The DubTalk ft. Hamza

Hamza’s newly released EP “Tracks from Mars” was one of the key windows we got into the outcome of his practiced craft. He performed the EP’s title track as well as “One Two”, both tracks clearly demonstrating his self professed obsession with writing short, dense lines painting tales in pictures. His performance of his poem “Impassable Stretches” was our second opportunity to see him at work, albeit in a different frame of mind. For Hamza, rap and poetry occupy two distinct modes of expression that, although sometimes utilizing the same techniques, scratch different pieces of his artistic itch. If you’re pressed for time, you can see the performances on our new series “TRAX”, which is a compilation of all of the performances from The DubTalk.Related Links: Raymond Antrobus‘ collection of poems The Perseverance. The HBO series, Def Poetry Jam, from which you should find clips. TQ’s track “Westside” Scott Storch’s Wiki. Mike...

TRAX by Hamza | The DubTalk

Hamza is the second guest to be featured on this season of The DubTalk. As you know if you’ve been keeping up with the weekly updates, we’ve decided to upload shorter compilations of some of the best moments from the episode in the lead up to its release. Our first new series is TRAX, a collection of all of the pieces performed by our guest. Hamza’s first piece is the title track off “Tracks from Mars”. He opens his EP with a clear statement of intent and style, which he delivered in the studio in his typical understated nonchalance. The second piece is a poem entitled “Impassable Stretches” wherein Hamza comes to a realization about depression while sitting in a chapel in solitude. His third and final performance in the K12 was a cheeky little number from “Tracks from Mars” entitled “One Two”. This track is a nod to all...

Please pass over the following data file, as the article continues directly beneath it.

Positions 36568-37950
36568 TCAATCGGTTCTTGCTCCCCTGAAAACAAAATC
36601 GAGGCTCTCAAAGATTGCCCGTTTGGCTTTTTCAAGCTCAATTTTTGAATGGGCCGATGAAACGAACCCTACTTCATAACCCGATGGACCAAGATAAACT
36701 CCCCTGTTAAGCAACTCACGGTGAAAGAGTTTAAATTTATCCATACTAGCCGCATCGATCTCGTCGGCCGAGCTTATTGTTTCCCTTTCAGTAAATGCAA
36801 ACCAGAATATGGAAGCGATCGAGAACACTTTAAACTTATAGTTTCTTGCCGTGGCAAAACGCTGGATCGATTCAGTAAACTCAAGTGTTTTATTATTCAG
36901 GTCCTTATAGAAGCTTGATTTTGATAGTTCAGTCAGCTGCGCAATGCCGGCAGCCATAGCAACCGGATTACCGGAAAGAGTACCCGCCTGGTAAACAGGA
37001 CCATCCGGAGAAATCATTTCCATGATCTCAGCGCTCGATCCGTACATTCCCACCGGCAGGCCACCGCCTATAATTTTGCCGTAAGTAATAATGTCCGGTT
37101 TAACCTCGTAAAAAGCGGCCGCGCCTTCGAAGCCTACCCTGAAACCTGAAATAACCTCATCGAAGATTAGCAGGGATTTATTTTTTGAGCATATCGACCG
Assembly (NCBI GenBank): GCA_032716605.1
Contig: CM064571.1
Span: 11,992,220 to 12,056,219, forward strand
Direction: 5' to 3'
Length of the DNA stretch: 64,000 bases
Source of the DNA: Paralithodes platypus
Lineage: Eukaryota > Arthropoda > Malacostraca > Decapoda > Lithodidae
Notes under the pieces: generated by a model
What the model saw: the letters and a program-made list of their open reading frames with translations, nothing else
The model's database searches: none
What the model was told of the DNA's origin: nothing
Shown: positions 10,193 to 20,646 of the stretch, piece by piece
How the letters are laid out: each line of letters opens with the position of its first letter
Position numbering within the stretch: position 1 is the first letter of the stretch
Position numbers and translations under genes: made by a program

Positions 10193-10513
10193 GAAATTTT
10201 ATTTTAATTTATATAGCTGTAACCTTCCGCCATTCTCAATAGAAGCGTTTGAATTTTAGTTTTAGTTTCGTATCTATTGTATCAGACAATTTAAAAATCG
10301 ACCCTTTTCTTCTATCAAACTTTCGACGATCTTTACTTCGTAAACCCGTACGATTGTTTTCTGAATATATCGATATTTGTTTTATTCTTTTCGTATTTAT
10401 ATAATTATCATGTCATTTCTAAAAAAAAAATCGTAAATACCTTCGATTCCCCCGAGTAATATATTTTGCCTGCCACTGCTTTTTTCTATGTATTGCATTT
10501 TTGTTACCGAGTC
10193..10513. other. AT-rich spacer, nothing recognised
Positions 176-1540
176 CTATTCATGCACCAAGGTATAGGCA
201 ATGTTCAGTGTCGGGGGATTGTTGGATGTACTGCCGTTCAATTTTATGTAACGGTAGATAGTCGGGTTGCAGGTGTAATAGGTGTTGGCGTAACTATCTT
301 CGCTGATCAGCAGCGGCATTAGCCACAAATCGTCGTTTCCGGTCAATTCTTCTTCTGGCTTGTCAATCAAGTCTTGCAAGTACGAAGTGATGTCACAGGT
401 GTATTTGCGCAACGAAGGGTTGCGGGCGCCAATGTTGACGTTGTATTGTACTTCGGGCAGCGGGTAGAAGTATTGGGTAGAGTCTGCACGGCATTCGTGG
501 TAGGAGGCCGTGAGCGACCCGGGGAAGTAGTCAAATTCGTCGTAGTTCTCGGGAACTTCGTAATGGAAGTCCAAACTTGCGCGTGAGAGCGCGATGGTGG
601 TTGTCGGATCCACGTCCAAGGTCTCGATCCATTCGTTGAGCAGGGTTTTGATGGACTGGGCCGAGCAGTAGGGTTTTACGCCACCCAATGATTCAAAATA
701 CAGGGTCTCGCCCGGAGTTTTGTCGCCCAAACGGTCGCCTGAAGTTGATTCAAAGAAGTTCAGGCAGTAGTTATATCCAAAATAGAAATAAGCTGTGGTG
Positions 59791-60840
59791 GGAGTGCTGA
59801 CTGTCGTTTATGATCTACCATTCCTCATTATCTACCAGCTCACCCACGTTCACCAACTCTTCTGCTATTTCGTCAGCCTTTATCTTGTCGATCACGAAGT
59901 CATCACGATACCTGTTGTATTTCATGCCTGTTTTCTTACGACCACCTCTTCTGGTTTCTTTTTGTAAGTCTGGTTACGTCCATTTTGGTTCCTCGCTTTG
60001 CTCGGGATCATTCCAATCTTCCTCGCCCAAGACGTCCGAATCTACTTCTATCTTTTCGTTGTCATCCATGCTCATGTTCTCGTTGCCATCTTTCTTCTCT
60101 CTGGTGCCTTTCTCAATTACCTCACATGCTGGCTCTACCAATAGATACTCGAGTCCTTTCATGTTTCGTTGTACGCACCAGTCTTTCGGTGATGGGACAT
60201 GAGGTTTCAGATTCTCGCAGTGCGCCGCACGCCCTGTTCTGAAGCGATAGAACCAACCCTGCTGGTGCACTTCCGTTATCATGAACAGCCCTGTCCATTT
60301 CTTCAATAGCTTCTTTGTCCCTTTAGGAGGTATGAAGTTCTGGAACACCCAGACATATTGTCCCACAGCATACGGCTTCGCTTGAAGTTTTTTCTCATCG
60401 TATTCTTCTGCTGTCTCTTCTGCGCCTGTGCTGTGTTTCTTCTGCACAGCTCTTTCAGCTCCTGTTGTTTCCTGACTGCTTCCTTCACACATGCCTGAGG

The DubTalk ft. Breezy

Season 3 is here, and for the first time, The DubTalk is on video. We invited Breezy to the K12 studio to talk about her new “Tragic Mulatto” EP. The session is a wealth of knowledge and infectious improvised tunes. From minute one, Breezy was candid and honest with Lex and Eli. Off of the back of her open demeanor, we quickly dove into serious conversation about her road to “Tragic Mulatto”. Returning to American culture was rough for Breezy after a year in Berlin studying at dBs Music Berlin. She spent some dramatic time in L.A., which ended in her decision to return back to her home on the east coast. It was there that “Tragic Mulatto” grew into the moving piece of music that it is. The album is informed by “sources”, as Breezy calls them in the interview. These short skit-like interludes come between each track and...